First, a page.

In urban areas rooftop rainwater harvesting and the recharging of all wastewater after proper treatment should be made compulsory. This way not only will the problem of water scarcity be solved but also the problem of pollution due to waste water (95% of the storm water and the water supplied for washing and drinking, etc., becomes waste water and causes serious problems).

We have implemented a very low cost and entirely scientific water harvesting and recharging system that also uses this water for cooling the building and thus saves on energy consumption. The video of this process can be seen at the following link http://video.google.com/videoplay?docid=-8600337152533335705&pr=goog-sl.

Yusuf Kabir, Consultant United Nations Children’s Fund (UNICEF), Kolkata (response 2)

Round about pump is just like forced lift pump, where a merry-go--round or a see-saw attached to a hand-pump and by force water is being lifted to a overhead tank. Some of the schools with technical support from UNICEF in Jharkhand and Bhopal have installed such play pumps. Without any electricity water is being lifted to a tank.

Surekha Sule, National Institute of Rural Development, Hyderabad

I would suggest looking at Tilonia (Rajasthan) experience where Bunker Roy runs a school rainwater-harvesting project.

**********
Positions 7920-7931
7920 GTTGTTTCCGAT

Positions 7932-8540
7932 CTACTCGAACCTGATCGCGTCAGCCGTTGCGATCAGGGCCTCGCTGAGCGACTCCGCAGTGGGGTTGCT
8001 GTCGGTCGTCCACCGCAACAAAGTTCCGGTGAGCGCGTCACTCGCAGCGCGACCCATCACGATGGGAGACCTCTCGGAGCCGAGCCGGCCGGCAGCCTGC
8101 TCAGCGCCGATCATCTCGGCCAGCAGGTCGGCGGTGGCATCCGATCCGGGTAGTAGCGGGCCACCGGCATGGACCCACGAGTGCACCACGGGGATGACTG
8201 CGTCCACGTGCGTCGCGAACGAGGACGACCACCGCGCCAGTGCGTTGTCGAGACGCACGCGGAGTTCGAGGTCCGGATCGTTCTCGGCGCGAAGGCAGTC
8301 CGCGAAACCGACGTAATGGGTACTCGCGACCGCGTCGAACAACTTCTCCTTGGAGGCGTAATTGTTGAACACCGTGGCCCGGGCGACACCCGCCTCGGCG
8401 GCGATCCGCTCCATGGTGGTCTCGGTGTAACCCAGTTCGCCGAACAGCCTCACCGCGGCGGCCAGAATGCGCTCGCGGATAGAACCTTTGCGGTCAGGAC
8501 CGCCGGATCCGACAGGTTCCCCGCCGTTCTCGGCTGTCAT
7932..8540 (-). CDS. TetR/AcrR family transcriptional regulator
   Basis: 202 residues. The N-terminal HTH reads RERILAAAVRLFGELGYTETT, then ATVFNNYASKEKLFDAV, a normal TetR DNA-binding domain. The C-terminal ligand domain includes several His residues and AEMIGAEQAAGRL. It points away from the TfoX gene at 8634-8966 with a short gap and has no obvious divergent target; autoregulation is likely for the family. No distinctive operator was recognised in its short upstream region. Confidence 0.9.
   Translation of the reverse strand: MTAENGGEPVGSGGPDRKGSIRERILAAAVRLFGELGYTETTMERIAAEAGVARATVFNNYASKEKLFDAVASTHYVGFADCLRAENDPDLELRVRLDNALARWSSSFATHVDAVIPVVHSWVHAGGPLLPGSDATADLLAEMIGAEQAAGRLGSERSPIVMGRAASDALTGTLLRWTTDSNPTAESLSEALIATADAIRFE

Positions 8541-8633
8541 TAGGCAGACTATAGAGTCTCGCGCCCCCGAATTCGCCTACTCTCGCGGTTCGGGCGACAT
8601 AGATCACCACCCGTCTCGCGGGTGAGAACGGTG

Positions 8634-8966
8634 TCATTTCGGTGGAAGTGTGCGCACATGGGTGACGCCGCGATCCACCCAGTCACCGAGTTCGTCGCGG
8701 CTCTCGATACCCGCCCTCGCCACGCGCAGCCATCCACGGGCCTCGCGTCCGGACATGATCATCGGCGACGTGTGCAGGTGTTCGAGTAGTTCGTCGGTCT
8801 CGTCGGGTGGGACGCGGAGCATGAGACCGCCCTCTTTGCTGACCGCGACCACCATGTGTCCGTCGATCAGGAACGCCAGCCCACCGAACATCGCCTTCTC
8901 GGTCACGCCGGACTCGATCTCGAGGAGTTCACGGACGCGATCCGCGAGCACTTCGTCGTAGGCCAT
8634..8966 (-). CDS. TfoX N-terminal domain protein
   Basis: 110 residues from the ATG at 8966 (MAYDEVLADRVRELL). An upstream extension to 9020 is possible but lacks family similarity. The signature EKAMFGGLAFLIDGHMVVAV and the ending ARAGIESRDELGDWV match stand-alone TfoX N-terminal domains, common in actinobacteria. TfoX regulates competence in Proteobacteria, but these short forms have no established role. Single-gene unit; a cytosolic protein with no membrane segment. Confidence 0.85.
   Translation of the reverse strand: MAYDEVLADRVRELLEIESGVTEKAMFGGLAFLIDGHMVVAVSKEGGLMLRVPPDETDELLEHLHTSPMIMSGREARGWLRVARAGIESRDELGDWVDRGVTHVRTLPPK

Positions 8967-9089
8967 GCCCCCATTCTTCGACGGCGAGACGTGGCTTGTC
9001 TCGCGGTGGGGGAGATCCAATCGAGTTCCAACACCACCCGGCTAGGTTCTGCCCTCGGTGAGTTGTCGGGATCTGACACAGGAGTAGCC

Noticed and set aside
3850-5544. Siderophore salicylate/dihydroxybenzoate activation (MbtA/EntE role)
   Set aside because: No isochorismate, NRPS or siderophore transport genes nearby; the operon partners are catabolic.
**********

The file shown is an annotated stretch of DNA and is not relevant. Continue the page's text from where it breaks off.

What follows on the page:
Michael Martin, Independent Consultant, USA

I am a special projects facilitator to a small number of public schools inspired by the Waldorf pedagogy in Arizona in the southwestern United States of America . Although I am not able to respond directly to your post request, one of the schools I work with, the Desert Marigold School in the city of Phoenix, was recently awarded a community garden rainwater harvesting system through Organic Gardening Magazine's Waterworks program.

This project is yet to begin, but we would like to know if there is any interest in developing direct dialogue with 12 to 15 year old youth here by any youth there in the Karnataka schools in relation to the varying conditions and concerns regarding water accessibly, quality, and use, as well as the emergent socio-political water cultures of our two states. You can find more information about our school at: http://www.arizonawaldorf.org/home/default.asp.

V.M. Nataraj, Pravara Rural Engineering College , Maharashtra

I work for an engineering college at Loni, a village in western Maharashtra where rainfall is low. We are trying to utilise rainwater harvesting for some schools. As our institute has several schools & colleges in the surrounding villages under its umbrella, the scheme can be planned implemented and maintained as suggested.

However with government-run schools, although planning and implementation is not a problem, maintenance definitely is. The following few points would be helpful:

  • Selecting schools with sizable strength with little or negligible surface & groundwater potential
  • Separate storage for drinking and other purposes
  • Maintenance is solely the responsibility of the schools
  • Students to be trained to use water glasses for drinking, not directly from taps, to save water